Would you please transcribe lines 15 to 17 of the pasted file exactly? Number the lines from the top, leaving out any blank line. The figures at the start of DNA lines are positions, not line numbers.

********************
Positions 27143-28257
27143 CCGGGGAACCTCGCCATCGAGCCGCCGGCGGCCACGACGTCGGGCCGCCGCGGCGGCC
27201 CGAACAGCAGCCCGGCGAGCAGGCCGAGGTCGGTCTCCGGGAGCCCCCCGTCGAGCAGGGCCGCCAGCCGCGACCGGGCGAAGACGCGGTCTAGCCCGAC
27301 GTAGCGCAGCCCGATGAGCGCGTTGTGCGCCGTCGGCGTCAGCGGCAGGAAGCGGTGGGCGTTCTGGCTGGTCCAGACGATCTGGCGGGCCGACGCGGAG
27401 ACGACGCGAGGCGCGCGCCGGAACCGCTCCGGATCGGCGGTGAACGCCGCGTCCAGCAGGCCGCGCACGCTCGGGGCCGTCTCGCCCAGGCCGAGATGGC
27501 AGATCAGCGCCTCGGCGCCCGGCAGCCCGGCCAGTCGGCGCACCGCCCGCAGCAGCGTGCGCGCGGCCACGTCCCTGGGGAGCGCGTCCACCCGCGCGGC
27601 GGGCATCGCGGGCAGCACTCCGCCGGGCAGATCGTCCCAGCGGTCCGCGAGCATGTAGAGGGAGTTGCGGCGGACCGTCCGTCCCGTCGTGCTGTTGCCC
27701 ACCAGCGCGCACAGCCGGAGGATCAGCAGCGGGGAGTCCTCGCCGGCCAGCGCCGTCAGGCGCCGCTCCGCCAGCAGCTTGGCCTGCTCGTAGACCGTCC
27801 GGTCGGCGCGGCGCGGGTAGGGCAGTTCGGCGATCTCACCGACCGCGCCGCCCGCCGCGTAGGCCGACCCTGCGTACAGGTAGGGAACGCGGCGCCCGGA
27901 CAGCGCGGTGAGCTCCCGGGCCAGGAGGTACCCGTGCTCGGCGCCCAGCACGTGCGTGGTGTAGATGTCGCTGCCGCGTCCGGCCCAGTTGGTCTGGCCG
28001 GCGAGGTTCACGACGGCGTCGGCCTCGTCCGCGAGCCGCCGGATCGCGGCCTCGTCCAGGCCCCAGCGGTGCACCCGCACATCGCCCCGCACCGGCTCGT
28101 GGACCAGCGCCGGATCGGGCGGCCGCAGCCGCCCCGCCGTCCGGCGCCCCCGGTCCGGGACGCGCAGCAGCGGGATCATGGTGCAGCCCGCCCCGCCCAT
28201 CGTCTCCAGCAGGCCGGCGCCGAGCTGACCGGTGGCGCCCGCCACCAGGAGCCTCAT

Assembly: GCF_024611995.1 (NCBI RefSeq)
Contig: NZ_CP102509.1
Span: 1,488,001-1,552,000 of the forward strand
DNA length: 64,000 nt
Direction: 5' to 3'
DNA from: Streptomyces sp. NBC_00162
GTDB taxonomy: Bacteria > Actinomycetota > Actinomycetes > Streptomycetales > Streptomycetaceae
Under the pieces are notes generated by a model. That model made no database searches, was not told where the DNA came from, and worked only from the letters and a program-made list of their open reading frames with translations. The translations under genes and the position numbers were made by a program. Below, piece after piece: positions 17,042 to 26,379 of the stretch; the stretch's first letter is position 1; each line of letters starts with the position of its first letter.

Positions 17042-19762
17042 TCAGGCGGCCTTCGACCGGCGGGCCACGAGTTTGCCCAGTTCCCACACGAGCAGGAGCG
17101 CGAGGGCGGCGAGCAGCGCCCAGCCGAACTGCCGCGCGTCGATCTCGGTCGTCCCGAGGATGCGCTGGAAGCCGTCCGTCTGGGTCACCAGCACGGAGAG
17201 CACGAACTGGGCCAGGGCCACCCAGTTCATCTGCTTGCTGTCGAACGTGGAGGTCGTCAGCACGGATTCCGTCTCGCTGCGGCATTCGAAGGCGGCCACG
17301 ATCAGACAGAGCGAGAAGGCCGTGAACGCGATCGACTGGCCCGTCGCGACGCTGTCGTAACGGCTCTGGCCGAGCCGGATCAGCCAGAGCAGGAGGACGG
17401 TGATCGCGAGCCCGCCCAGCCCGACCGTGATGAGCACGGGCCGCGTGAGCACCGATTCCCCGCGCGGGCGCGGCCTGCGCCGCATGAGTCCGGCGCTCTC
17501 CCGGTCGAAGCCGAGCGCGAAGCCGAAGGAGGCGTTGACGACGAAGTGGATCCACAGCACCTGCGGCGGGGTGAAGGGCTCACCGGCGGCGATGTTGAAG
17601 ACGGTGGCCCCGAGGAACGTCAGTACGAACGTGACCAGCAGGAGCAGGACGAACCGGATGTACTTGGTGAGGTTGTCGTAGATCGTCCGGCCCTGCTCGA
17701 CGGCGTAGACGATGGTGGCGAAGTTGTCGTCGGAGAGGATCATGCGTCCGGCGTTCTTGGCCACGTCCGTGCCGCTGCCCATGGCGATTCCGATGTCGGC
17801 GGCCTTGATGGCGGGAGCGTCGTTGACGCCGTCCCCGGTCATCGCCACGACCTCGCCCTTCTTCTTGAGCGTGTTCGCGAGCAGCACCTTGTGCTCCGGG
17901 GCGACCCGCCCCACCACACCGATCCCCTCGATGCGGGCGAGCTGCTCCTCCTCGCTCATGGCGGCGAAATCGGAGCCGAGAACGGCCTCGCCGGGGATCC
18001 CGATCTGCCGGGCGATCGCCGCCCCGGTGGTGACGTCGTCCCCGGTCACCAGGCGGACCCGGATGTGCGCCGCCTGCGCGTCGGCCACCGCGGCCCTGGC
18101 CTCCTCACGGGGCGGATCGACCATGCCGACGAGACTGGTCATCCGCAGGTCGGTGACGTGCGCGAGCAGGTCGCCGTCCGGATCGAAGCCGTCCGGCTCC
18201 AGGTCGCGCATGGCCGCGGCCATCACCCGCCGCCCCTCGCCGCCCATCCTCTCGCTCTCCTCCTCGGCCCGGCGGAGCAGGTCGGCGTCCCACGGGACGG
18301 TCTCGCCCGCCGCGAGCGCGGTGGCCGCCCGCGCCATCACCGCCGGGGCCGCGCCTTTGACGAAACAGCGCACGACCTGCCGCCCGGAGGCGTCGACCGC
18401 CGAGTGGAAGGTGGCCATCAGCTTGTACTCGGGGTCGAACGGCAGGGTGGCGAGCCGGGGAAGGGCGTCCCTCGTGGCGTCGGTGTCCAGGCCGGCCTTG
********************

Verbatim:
Contig: NZ_CP102509.1
Span: 1,488,001-1,552,000 of the forward strand
DNA length: 64,000 nt